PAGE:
EDA’s Role in 2.5D/3D IC Game
E. Jan Vardaman
A debate in the industry has centered around the 2.5D or an interposer solution as an alternative to 3D ICs with through silicon vias. As the industry discusses various solutions, the picture that emerges in the near term is the use of 3D IC in combination with an interposer solution. With the relentless pressure to reduce cost with the demand of increased performance, one emerging solution is a partitioned die design that can be mounted on an interposer (choices of silicon or laminate, and possibly glass in the future) to be made. The difficulty of the IC designer is how to approach this from a system architecture perspective and compare a variety of growing packaging solutions with the technically best and most cost-effective 2.5/3D IC solution.
The use of pathfinding tools will enable designers to make better choices when faced with a myriad of options including the use of true 3D ICs, 2.5D, or some other form of stacking using package-on-package (PoP) with either a flip chip die on the bottom package, an embedded die in the bottom package substrate, or a fan-out wafer level package solution (FO-WLP).
Support from the EDA tool community will be essential and allow for the designer to think in 3D. While significant progress has been made, there are clearly improvements that are required. According to Herb Reiter of eda2asic, the lack of optimal EDA tools has caused many of the large IDM/ODMs and major fabless IC vendors to exert significant internal effort to enable engineers to design interposer solutions. This includes scripting and modification of existing EDA tools to adapt them for pathfinding, floor-planning, and design and verification of interposers.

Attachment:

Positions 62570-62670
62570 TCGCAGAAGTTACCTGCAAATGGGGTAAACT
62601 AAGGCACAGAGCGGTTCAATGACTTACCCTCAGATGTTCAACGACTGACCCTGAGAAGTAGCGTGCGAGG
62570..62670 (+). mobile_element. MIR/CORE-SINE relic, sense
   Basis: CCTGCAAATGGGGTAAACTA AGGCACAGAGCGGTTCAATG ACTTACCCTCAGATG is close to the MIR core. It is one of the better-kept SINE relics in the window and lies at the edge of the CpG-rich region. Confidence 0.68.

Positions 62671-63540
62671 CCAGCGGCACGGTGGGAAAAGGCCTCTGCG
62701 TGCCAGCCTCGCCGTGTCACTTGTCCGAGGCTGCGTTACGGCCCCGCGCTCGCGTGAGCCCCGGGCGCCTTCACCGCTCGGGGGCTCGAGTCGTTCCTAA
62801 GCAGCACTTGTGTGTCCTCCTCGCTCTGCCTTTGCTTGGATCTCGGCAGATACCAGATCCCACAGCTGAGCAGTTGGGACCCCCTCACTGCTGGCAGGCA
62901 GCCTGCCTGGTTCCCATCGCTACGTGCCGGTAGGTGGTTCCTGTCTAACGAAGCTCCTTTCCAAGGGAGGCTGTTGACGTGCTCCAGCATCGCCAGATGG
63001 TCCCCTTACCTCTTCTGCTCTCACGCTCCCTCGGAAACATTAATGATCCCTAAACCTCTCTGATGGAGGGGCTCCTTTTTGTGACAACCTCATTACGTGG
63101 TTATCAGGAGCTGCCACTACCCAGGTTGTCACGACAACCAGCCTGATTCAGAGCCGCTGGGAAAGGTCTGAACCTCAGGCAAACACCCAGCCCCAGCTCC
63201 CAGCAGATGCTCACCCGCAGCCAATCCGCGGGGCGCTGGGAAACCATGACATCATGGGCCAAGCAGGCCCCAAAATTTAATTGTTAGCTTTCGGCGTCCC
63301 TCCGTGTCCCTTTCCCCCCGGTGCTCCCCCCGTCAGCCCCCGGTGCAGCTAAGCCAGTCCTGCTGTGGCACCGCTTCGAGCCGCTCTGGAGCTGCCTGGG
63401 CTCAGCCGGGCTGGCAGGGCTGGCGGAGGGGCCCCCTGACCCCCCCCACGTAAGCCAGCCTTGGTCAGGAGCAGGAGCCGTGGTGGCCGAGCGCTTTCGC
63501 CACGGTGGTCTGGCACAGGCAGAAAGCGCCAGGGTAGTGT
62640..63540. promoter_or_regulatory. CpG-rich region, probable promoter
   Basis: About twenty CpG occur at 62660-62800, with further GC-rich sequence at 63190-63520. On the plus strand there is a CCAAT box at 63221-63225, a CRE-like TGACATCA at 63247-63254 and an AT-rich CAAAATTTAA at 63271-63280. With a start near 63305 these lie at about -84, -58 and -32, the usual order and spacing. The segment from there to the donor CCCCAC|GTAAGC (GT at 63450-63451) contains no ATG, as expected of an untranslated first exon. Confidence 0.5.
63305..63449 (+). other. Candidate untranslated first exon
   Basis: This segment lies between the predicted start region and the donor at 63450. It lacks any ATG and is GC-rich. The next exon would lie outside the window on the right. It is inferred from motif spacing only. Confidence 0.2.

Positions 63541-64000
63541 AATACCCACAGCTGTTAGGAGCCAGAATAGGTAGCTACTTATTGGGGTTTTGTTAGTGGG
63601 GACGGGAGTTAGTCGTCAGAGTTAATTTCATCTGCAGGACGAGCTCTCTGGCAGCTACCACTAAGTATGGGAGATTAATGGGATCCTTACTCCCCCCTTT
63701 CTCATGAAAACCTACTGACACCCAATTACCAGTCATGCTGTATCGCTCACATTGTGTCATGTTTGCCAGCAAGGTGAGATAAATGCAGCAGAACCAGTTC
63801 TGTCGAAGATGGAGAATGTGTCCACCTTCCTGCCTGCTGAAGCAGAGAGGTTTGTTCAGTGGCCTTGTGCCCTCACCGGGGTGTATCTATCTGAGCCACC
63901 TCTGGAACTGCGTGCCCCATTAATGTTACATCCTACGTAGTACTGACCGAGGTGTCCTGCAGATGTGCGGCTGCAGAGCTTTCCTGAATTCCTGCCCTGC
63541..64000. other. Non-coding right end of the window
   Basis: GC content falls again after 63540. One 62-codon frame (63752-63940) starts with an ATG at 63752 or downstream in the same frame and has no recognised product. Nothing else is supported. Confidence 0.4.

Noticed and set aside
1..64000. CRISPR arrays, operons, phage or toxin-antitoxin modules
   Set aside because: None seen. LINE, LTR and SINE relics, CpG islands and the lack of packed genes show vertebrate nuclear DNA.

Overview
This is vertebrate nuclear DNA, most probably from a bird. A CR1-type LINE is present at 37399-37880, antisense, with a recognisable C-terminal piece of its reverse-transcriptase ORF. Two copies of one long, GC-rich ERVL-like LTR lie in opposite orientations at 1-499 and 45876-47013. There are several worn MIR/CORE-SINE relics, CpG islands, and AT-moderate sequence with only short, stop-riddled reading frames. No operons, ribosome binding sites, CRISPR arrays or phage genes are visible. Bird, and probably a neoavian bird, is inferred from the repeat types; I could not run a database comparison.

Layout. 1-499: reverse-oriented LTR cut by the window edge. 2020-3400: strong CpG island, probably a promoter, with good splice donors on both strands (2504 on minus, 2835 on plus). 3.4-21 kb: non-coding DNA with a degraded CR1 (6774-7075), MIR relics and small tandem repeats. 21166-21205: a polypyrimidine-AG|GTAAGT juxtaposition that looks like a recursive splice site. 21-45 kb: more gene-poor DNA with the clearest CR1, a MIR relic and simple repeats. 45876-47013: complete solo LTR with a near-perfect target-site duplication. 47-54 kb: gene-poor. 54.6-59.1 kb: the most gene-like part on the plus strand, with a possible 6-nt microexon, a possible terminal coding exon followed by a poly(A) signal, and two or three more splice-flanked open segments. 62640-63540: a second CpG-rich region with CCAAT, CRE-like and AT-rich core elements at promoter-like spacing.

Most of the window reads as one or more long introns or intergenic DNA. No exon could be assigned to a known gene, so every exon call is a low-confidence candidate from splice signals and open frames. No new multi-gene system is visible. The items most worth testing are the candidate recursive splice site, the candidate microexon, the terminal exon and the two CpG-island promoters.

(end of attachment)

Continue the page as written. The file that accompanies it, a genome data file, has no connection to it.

When Xilinx started its stacked silicon interposer program in 2006, the company actually purchased design companies in order to gain the insight necessary to produce some of its first products. Not every fabless company has the financial resources to buy or fund an EDA company to enable them to do a 2.5D/3D IC design. In many ways, this is similar to the early challenges with ASIC design, when multiple IP blocks were combined with custom logic into one die. According to Cadence, 3D ICs do not need an entirely new design system, but do require new design capabilities in architectural analysis, floor-planning, place and route, thermal analysis, timing, signal integrity, IC and package co-design, especially regarding thermo-mechanical interactions, and test.
As user-friendly EDA tools help to increase the number of designers able to analyze and understand the architectural trade-off (performance, power, cost, etc.) of available alternatives and how they impact the manufacturing process (throughput, yields, quality, and reliability), they will broaden market acceptance of 2.5/3D ICs, drive yield-learning and cost-reduction efforts.
This article is based on the new 3D IC Gap Analysis: Remaining Issues, Solutions, and Market Status from TechSearch International, Inc. report describes the remaining obstacles to 3D IC, highlights the infrastructure improvements in fabricating and assembly logistics, and provides insight into the role of a research organizations are playing in closing the gap. Realistic forecasts for both interposers (2.5D) and 3D IC with TSVs are provided in units and number of wafers. Applications are provided with timelines for adoption. Detailed Powerpoints enable an accurate picture of the industry status and the accompanying full text report with references allows the reader access to a complete understanding of technology, markets, and applications.
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